further will be decreased to desired level).
The study was achieved on double circuit real line 220kV/400kv and 765 kV
line. The results indicated in this work show that the lightning current (amplitude,
front time) and the tower shielding angle must be taken into account in lightning
protection studies. The major part of the surge current was dissipated through the
ground. Moreover the improvement of the transmission lines performances does
not ensure alone a complete protection and secondary protections are then essen-
tial.
The more our life depends on electric power, communication, and electronic sys-
tems, the more frequent threat of lightning hazards will become. Accordingly, fre-
quent threat of lightning hazards will become.consequence would be. The conven-
tional passive lightning protection methods couldnt completely fit for the demand
at present. Its necessary to research and apply the Active Lightning Protection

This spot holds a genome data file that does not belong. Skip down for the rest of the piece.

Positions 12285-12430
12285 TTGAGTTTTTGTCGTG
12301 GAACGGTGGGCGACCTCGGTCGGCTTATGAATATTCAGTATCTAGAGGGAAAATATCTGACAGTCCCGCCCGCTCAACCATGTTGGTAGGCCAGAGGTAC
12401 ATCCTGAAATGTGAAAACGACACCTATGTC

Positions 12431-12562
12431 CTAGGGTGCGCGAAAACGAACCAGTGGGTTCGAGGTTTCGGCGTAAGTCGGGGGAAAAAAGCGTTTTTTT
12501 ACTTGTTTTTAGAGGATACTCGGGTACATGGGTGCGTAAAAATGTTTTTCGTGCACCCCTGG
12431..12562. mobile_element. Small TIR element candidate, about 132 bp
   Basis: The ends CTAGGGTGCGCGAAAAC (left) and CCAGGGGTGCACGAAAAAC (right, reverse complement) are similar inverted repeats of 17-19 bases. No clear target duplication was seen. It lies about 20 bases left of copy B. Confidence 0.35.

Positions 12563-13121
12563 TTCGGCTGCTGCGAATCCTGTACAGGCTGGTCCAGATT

technologies to important industries and critical fields.

42
Chapter 8

Bibilography

1. A book named Lightening protection edited by R. H. Golde,1977

2. www.elseever.com/locate/epsr

3. www.wikipedia.com/lightening protection

4. Prof. Uday Kumar,On the possible variation of the lightning striking dis-
tance as assumed in the IEC lightening protection standard as a function of
structure height,At Elsever-2014

5. H.R. Armstrong. E.R. Whitehead, Field and analytical studies of transmis-


sion lines shielding. IEEE Trans, PAS-87(1068)270-281

6. Dr. F. DAlessandro,ERICO Lightning Technologies, Australia,A modern


perspective on direct strike lightning protection,jan 5,2011

7. 1)Kola Venkataramana Babu ,3)Manoj Tripathy and Asheesh K Singh ,Re-


cent techniques used in transmission line protection: a review,Department
of Electrical Engineering, Motilal Nehru National Institute of Technology,
Allahabad , India,2011

8. C.A. Christodoulou, G. Perantzakis, G.E. Spanakis, P. Karampelas, Evalua-


tion of lightning performance of transmission lines protected by metal oxide
surge arresters using artificial intelligence techniques, NH 03103, USA

9. Suzhou, Research and application of active lightening technology,china,2008

43